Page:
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Miami-Dade, Key West: We Still Support Paris Climate Accord

Increased flooding during high tides, like this one in October 2016 in Key West, has raised local concerns about climate change.
Nancy Klingener
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WLRN
Increased flooding during high tides, like this one in October 2016 in Key West, has raised local concerns about climate change.

Commissioners in Miami-Dade County and the city of Key West have voted to endorse  the Paris Climate Accord, despite President Donald Trump withdrawing the U.S. from the international agreement to cut carbon emissions earlier this month.

On Tuesday, both the Miami-Dade County Commission and the Key West City Commission voted to support the agreement.

"We're ground zero. We're at the forefront of what's happening globally. So it's very important for us to weigh in," said Miami-Dade Commissioner Daniella Levine Cava, who sponsored the county's resolution.

The historic Stranahan House in Fort Lauderdale, during king tide flooding in 2013.
Credit Environmental Protection and Growth Management Department, Broward County
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The historic Stranahan House in Fort Lauderdale, during king tide flooding in 2013.

Key West commissioners cited similar concerns at their meeting.

"Being an island surrounded by water, our engineering department's going to have to get really good at building walls to keep the water out if the water levels rise at a faster pace," said Key West Commissioner Sam Kaufman.

In neither case was the support unanimous. Two Miami-Dade commissioners voted against the measure, as did two Key West commissioners.

Miami-Dade Commissioner Joe Martinez said he disliked the terms of the Paris agreement.

"That was just a bad deal for the United State and the American citizens," he said. "It doesn't mean we can't continue to do what we need to do for our environment. We should."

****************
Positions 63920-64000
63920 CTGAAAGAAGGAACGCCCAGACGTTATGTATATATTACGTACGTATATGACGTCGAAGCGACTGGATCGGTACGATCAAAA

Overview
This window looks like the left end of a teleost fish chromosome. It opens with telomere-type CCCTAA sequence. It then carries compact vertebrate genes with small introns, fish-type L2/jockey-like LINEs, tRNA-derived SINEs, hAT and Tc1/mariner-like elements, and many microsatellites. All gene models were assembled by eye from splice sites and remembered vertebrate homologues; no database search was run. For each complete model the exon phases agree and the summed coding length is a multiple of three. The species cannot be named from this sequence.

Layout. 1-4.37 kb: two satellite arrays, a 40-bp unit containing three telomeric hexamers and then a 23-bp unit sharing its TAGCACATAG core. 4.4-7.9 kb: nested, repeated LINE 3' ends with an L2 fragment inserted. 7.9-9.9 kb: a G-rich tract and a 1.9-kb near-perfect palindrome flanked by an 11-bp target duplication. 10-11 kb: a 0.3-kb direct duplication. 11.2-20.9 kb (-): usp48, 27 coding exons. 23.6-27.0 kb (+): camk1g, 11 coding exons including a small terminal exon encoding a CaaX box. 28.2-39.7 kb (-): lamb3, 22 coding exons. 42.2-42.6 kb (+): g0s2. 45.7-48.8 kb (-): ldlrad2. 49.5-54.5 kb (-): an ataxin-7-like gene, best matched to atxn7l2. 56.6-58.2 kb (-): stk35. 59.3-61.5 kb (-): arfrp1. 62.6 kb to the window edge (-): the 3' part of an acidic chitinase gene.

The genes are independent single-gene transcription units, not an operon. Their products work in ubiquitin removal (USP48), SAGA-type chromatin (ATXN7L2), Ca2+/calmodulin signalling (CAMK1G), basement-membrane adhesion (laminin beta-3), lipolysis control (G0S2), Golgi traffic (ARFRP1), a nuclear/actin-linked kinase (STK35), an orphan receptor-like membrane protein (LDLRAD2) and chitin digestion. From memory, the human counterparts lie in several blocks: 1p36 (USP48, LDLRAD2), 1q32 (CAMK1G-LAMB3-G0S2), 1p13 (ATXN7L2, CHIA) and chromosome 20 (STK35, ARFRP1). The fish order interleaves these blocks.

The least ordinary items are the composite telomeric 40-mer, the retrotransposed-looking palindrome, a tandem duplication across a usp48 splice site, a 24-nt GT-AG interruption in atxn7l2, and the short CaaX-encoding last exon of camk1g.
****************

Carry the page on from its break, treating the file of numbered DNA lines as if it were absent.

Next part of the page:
Key West Commissioner Margaret Romero said she did not think it was the city's role to weigh in on national political matters.

"Let's concentrate on what we can do, and if anything else, let's lead by action, not just writing letters," she said.

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Nancy Klingener covers the Florida Keys for WLRN. Since moving to South Florida in 1989, she has worked for the Miami Herald, Solares Hill newspaper and the Monroe County Public Library.
Kate Stein can't quite explain what attracts her to South Florida. It's more than just the warm weather (although this Wisconsin native and Northwestern University graduate definitely appreciates the South Florida sunshine). It has a lot to do with being able to travel from the Everglades to Little Havana to Brickell without turning off 8th Street. It's also related to Stein's fantastic coworkers, whom she first got to know during a winter 2016 internship.Officially, Stein is WLRN's environment, data and transportation journalist. Privately, she uses her job as an excuse to rove around South Florida searching for stories à la Carl Hiaasen and Edna Buchanan. Regardless, Stein speaks Spanish and is always thrilled to run, explore and read.
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